March 2 event to be called The Profit on CNBC 500 presented by Small Business Fueling America
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Exxon Mobil's US Motorsports Manager Bob Greenberg congratulates Kyle Busch, Kyle Larson and Kevin Harvick for winning the Driver of the Year award in the NASCAR Camping World Truck, Nationwide and Sprint Cup Series.
Discusses Keselowski incident, calls missing Championship Round 'heartbreaking' RELATED: Follow your picks in the Chase Battle Grid Presented by Toyota Dressed to impress in a tailored suit and clean shaven with a cropped hair cut, Jeff Gordon represented NASCAR on CNBC and at the New York Stock Exchange on Wednesday morning. Gordon appeared on the cable news business network, which is available to nearly 100 million homes, as a representative for Axalta Coating, which sponsors him. Axalta CEO Charles Shaver appeared with Gordon on the program. Gordon and Shaver appeared on the business show "Squawk on the Street" to promote the Initial Public Offering (IPO) of Axalta on the New York Stock Exchange. Gordon, who drives the No. 24 Axalta Chevrolet SS, was asked about his altercation with Brad Keselowski after the race at Texas Motor Speedway earlier this month. "This new format that NASCAR's come up with has really created even intensity and more drama obviously and there's a lot on the line and so there's a lot of passion we have about winning and winning championship," Gordon said. "That's what comes out when things don't go your way and you feel like you were wronged. It brings that passion out." Keselowski and Gordon collided in the late stages of the race and as it turned out, neither driver advanced to the championship race this Sunday at Homestead-Miami Speedway (3 p.m. on ESPN). "It was heartbreaking that we didn't make it to Homestead for the final four," Gordon said. "We've had one of the best teams all year long and I felt like we've done everything we needed to be there ... but we're going to finish out this season in a big positive way and go into next season and have another great year." Here's Gordon's view of the New York Stock Exchange as he got ready to ring the bell: Great to experience "ringing the bell" from this perspective @AxaltaRacing pic.twitter.com/Swor5rIoVO — Jeff Gordon (@JeffGordonWeb) November 12, 2014 MORE: READ: Latest Chase news PLAY: Monitor your Chase Grid Game picks WATCH: Latest NASCAR video FOLLOW LIVE: Get RaceView FULL CHASE COVERAGE • Chase hub page • Chase Grid games • #MyChaseNation
Check out the stats for the drivers in the second race of the Sprint Cup Series season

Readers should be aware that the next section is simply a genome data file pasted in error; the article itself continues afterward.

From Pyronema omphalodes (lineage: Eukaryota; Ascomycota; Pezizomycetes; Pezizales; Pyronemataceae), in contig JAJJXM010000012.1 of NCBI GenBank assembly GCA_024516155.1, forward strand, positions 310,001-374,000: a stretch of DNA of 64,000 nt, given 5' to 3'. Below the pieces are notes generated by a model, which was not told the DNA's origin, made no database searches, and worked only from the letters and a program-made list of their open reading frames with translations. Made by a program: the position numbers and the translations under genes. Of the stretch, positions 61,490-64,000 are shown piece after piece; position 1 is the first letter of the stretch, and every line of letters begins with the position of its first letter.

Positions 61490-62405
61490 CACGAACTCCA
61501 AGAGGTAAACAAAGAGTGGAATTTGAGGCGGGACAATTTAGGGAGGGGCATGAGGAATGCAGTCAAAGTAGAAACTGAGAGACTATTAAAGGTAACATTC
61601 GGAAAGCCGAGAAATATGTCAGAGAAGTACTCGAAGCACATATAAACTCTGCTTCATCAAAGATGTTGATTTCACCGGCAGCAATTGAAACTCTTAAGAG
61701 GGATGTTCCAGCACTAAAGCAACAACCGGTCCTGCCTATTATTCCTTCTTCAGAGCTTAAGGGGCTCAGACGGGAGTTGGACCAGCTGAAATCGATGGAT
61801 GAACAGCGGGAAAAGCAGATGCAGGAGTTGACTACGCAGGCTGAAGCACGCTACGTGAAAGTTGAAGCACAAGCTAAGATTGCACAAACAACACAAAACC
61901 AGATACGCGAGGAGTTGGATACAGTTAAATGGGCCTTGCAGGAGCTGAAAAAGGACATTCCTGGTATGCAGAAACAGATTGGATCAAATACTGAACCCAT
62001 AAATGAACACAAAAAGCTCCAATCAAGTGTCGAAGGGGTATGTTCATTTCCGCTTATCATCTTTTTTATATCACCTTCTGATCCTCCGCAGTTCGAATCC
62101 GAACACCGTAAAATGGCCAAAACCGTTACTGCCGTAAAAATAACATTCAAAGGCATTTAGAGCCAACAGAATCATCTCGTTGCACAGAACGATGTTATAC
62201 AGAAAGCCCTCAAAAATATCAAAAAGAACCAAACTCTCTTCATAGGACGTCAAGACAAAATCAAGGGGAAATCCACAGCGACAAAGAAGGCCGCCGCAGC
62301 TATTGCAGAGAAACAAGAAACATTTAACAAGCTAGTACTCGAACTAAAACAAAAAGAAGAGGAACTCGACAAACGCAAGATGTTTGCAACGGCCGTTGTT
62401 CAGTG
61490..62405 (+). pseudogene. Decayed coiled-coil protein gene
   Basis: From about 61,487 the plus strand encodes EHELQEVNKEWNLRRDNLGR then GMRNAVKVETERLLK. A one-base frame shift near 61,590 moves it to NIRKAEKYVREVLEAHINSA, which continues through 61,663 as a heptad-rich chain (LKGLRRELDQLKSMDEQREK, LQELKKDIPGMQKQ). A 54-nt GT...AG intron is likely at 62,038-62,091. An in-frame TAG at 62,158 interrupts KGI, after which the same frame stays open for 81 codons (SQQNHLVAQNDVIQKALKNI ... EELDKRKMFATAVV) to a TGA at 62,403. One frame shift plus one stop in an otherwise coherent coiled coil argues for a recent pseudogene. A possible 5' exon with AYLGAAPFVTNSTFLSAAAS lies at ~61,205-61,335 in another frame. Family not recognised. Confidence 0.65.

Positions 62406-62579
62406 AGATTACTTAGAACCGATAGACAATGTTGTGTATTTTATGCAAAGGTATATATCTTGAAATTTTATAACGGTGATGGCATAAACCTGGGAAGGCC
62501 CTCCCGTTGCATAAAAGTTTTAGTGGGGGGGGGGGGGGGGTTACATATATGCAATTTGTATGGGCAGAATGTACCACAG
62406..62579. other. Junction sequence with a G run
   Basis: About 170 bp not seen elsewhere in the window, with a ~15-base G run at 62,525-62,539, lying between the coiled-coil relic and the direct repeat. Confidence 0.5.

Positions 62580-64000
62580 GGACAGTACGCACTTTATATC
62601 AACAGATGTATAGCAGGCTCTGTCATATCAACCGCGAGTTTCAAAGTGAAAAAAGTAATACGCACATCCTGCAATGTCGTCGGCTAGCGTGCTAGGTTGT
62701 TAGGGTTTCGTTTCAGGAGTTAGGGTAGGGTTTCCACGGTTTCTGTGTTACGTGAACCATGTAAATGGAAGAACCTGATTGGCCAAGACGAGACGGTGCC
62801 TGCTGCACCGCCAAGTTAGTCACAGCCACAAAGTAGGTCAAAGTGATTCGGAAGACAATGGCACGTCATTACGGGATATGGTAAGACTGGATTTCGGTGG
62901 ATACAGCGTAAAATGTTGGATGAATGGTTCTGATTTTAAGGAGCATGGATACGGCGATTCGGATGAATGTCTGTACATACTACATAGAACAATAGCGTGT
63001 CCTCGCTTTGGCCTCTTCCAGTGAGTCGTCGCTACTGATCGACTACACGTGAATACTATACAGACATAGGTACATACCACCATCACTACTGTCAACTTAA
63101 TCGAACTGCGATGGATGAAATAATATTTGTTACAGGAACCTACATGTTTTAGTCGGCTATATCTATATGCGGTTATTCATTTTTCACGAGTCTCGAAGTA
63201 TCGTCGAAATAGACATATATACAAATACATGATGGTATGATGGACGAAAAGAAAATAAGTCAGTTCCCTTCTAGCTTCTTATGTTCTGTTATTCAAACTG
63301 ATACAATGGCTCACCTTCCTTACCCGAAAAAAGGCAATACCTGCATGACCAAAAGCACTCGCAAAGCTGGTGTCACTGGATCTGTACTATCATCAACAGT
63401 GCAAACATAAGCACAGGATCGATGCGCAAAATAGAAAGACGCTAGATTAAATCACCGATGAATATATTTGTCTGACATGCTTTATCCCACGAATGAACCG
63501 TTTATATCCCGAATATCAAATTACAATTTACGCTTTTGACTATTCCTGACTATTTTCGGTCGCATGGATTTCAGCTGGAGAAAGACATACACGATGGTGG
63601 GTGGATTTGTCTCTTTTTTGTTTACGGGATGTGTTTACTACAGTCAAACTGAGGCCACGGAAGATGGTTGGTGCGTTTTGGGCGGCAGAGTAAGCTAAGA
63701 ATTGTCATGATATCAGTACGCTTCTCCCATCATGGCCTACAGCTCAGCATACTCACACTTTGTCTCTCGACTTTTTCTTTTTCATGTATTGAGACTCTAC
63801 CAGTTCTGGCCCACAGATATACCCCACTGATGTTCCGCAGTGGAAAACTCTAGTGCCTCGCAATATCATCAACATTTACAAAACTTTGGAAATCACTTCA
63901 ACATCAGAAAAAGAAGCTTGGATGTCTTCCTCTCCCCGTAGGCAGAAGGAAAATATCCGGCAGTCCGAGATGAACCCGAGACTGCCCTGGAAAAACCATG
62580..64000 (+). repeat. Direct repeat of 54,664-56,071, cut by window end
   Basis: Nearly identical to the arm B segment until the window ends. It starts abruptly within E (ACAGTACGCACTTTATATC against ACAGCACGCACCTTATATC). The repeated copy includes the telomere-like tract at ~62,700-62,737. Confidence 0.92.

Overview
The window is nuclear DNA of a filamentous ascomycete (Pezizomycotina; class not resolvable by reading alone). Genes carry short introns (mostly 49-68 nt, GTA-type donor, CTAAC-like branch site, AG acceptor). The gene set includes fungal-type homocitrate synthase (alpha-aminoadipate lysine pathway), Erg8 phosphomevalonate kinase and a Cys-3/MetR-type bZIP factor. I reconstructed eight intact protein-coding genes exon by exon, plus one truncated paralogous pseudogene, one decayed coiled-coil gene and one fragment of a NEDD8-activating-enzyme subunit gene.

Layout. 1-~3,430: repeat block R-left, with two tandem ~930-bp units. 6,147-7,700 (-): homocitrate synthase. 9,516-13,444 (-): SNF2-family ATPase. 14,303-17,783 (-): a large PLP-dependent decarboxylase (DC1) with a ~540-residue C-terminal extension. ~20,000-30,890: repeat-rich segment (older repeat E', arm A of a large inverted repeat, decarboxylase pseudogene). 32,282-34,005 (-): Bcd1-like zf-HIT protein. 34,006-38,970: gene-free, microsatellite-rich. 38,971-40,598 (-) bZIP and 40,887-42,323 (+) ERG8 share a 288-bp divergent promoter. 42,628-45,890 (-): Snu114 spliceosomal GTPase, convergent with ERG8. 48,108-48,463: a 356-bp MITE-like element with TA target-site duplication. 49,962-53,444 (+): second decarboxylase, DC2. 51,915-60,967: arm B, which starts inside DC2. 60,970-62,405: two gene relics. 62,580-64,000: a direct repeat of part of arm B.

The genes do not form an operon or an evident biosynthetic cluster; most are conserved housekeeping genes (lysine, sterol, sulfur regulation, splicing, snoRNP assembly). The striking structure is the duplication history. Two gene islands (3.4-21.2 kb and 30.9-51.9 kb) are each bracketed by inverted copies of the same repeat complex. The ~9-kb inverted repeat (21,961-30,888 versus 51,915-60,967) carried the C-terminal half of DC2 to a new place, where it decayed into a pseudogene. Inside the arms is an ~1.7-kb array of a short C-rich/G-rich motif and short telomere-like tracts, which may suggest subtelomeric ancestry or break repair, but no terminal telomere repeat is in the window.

Chairman and CEO of Camping World talks sponsorship, CNBC show Marcus Lemonis has managed to create the ultimate fusion between that which is nearest and dearest to his heart -- big business, small business, NASCAR and his reality television show, " The Profit ." As Chairman and CEO of one of NASCAR's national series title sponsors, Camping World and Good Sam Enterprises, a diehard race fan and a burgeoning television star of the CNBC hit show (Tuesdays at 10 p.m. ET/PT), Lemonis has enviably and smartly positioned himself and his companies to share in one another's success. And there's been plenty of that. The 40-year-old entrepreneur signed a seven-year extension in May for Camping World to remain title sponsor of NASCAR's Camping World Truck Series -- he says a sign of commitment and a signal of his satisfaction with the series that has truly featured some of the most competitive product on track among a group of NASCAR's most highly motivated young and diverse drivers. "In most cases, it's an expensive sport -- expensive to find sponsors, expensive to operate, expensive to make the trips -- and NASCAR has done a nice job of recognizing that these truck team owners are a lot like small businesses. And as you go up the ranks, the Nationwide Series turns into medium business and Cup Series Fortune 500 businesses," Lemonis explained. "I like that they've made it easier, more competitive and for me, (provide) far more opportunity for these younger and more diverse drivers and that's what's exciting. You could literally start a race on any given night and not have even four or five predictable winners. A 16-year-old kid could win, and it doesn't get any better than that for me." That connection between the Camping World Truck Series and small business is viable and strong for Lemonis, whose starring role on " The Profit " includes finding struggling small businesses around the country and helping them gain their footing -- sometimes with a complete makeover. And in turn, he invests his own money to make it happen. From day one on his popular show -- whose third season begins tonight at 10 ET/PT -- Lemonis has promoted a tangible link between some of the small businesses he salvages and the world of NASCAR. One of the first businesses featured on the show, CarCash, became the race title sponsor for one of the Camping World Truck Series' most successful and perennially anticipated events, the 1-800-CARCASH Mudsummer Classic at the famed Tony Stewart -owned Eldora Speedway . "I've used NASCAR from the first episode of season one," Lemonis said. "It is still heavily integrated and actually sponsors the dirt track event at Eldora -- and that was first business ever featured on the show. "Sometimes the episodes fit (naturally with NASCAR) and sometimes they don't, but it's been great for CarCash and every time that race airs or is mentioned, we get an influx of business. "I love the sport of racing, but if I didn't feel like it helped my business, Camping World or other businesses that have invested, I don't think I would do it. At the end of the day, you have to do things that make sense. NASCAR, for me, has had a phenomenal return on my investment. "I think the thing I'm most grateful for and I can't stress this enough is that these fans do not have to support the companies that sponsor their favorite driver, but they do and they do it religiously. And I think there's something to be said for that. "I can't think of any other sport in this country where the fans are as committed to the teams and committed to the sponsors that make it all happen and I think that's why these big and small companies keep coming back. "It's what I call the NASCAR effect, and it really makes a difference." MORE: READ: Latest Chase news PLAY: Monitor your Chase Grid Game picks WATCH: Latest NASCAR video FOLLOW LIVE: Get RaceView FULL SERIES COVERAGE • Latest news • Standings • Schedule